Lim Y

References (5)

Title : Molecular and kinetic properties of three acetylcholinesterases in the Varroa mite, Varroa destructor - Kim_2022_Pestic.Biochem.Physiol_188_105277
Author(s) : Kim S , Yoon KA , Cho S , Lee J , Lim Y , Lee SH
Ref : Pestic Biochem Physiol , 188 :105277 , 2022
Abstract : The Varroa mite, Varroa destructor, poses one of the most serious threats to honey bees worldwide. Although coumaphos, an anticholinesterase pesticide, is widely used for varroa mite control, little information is available on the properties of Varroa mite acetylcholinesterases (VdAChEs). In this study, three putative VdAChEs were annotated and named VdAChE1, VdAChE2, and VdAChE3. All VdAChEs possessed most of the functionally important signature domains, suggesting that they are catalytically active. Phylogenetic analysis revealed that VdAChE1 was clustered into a clade containing most arthropod AChE1s, whereas VdAChE2 and VdAChE3 formed a unique clade with other arachnid AChEs. VdAChE1 was determined to be membrane-anchored, but both VdAChE2 and VdAChE3 are soluble, as judged by electrophoresis in conjunction with western blotting. Tissue-specific transcription profiling revealed that VdAChE1 was most predominantly expressed in the synganglion. In contrast, VdAChE2 was most predominantly expressed in the legs and cuticle. VdAChE3 showed negligible expression levels in all the tissues examined. In a kinetic analysis using recombinant VdAChEs, VdAChE1 exhibited the highest catalytic efficiency, followed by VdAChE2 and VdAChE3. Inhibition experiments revealed that VdAChE1 was most sensitive to all tested inhibitors. Taken together, VdAChE1 appears to be the major synaptic enzyme with a more toxicological relevance, whereas VdAChE2 is involved in other noncatalytic functions, including chemical defense against xenobiotics. Current findings contribute to a more detailed understanding of the evolutionary and functional traits of VdAChEs and to the design of novel anticholinesterase varroacides.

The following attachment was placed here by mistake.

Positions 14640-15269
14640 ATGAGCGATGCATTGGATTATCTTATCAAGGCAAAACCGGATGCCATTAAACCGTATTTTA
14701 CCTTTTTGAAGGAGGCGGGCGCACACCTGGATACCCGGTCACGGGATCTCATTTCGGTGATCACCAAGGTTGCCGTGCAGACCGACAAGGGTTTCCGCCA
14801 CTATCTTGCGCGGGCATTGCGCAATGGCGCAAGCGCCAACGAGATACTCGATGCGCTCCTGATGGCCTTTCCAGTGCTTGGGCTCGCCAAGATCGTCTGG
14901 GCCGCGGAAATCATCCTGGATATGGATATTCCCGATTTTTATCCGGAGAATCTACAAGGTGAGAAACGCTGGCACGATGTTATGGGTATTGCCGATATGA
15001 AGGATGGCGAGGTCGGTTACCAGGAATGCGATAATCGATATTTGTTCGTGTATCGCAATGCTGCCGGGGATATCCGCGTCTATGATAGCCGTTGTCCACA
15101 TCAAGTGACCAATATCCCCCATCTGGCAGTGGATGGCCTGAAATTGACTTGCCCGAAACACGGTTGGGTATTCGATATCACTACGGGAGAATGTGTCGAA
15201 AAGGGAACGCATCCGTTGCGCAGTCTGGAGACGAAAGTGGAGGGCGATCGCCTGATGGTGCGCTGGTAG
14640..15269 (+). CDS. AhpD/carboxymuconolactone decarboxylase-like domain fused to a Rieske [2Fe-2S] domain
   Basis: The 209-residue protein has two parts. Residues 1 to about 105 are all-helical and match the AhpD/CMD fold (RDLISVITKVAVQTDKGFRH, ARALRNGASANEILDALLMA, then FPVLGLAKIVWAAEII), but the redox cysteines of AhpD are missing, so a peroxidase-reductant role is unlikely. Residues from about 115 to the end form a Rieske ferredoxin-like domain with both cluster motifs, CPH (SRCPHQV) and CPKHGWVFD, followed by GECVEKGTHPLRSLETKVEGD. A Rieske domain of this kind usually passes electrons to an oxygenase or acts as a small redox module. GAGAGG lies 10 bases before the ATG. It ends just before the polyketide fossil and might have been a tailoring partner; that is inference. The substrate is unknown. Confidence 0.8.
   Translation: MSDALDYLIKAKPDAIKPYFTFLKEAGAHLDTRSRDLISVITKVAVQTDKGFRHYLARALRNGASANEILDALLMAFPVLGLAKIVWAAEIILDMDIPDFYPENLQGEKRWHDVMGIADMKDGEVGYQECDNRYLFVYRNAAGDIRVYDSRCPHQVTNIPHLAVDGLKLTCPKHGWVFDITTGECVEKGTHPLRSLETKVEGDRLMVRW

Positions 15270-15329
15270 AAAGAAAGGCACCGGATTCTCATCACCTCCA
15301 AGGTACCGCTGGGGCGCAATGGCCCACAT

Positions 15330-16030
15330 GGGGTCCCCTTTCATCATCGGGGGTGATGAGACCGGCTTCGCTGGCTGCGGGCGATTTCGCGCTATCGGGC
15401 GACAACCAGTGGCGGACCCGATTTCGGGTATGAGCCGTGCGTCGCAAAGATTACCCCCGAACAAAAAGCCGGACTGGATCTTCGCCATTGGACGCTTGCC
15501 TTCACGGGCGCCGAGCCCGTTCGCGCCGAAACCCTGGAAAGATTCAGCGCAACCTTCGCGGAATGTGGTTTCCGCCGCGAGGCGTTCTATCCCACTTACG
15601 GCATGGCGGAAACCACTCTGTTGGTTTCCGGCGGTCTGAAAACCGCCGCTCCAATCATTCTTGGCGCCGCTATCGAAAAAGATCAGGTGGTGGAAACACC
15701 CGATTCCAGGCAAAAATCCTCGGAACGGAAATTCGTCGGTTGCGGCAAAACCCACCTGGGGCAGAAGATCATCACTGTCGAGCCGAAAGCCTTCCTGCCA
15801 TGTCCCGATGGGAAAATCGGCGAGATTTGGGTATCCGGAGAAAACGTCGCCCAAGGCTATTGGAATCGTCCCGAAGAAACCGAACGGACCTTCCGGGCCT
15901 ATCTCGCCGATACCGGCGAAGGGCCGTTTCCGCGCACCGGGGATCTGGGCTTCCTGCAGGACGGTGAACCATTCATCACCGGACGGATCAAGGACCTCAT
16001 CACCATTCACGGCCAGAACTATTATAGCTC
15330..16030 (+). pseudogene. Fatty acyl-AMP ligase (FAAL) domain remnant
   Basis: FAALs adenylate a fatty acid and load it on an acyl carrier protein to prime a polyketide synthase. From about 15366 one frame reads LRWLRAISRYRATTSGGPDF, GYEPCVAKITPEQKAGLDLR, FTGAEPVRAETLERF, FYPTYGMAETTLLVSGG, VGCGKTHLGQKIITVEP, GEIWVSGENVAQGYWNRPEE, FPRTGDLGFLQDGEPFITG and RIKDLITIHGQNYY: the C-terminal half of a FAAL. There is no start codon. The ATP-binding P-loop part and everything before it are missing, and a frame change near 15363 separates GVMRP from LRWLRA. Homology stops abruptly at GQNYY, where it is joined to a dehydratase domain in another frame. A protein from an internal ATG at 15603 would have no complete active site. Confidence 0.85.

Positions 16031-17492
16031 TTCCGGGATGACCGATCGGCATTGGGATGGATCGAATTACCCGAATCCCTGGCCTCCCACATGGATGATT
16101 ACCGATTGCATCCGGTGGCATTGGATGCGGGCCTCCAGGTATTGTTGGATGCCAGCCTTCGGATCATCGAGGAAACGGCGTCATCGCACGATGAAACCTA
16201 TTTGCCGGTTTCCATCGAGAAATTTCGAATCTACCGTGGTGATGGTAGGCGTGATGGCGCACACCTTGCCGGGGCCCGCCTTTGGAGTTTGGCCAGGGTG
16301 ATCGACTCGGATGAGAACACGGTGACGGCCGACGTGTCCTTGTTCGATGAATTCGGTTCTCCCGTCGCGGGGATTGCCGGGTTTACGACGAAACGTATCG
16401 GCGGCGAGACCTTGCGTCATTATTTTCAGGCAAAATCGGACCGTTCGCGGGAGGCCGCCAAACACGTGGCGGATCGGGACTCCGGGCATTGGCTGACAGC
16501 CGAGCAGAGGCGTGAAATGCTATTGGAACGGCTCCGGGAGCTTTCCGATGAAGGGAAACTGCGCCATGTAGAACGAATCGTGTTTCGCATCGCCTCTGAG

ESTHER : Kim_2022_Pestic.Biochem.Physiol_188_105277
PubMedSearch : Kim_2022_Pestic.Biochem.Physiol_188_105277
PubMedID: 36464382
Gene_locus related to this paper: varde-VdAChE1 , varde-VdAChE2 , varde-VdAChE3

Title : Effects of extracellular vesicles derived from oral bacteria on osteoclast differentiation and activation - Kim_2022_Sci.Rep_12_14239
Author(s) : Kim HY , Song MK , Lim Y , Jang JS , An SJ , Kim HH , Choi BK
Ref : Sci Rep , 12 :14239 , 2022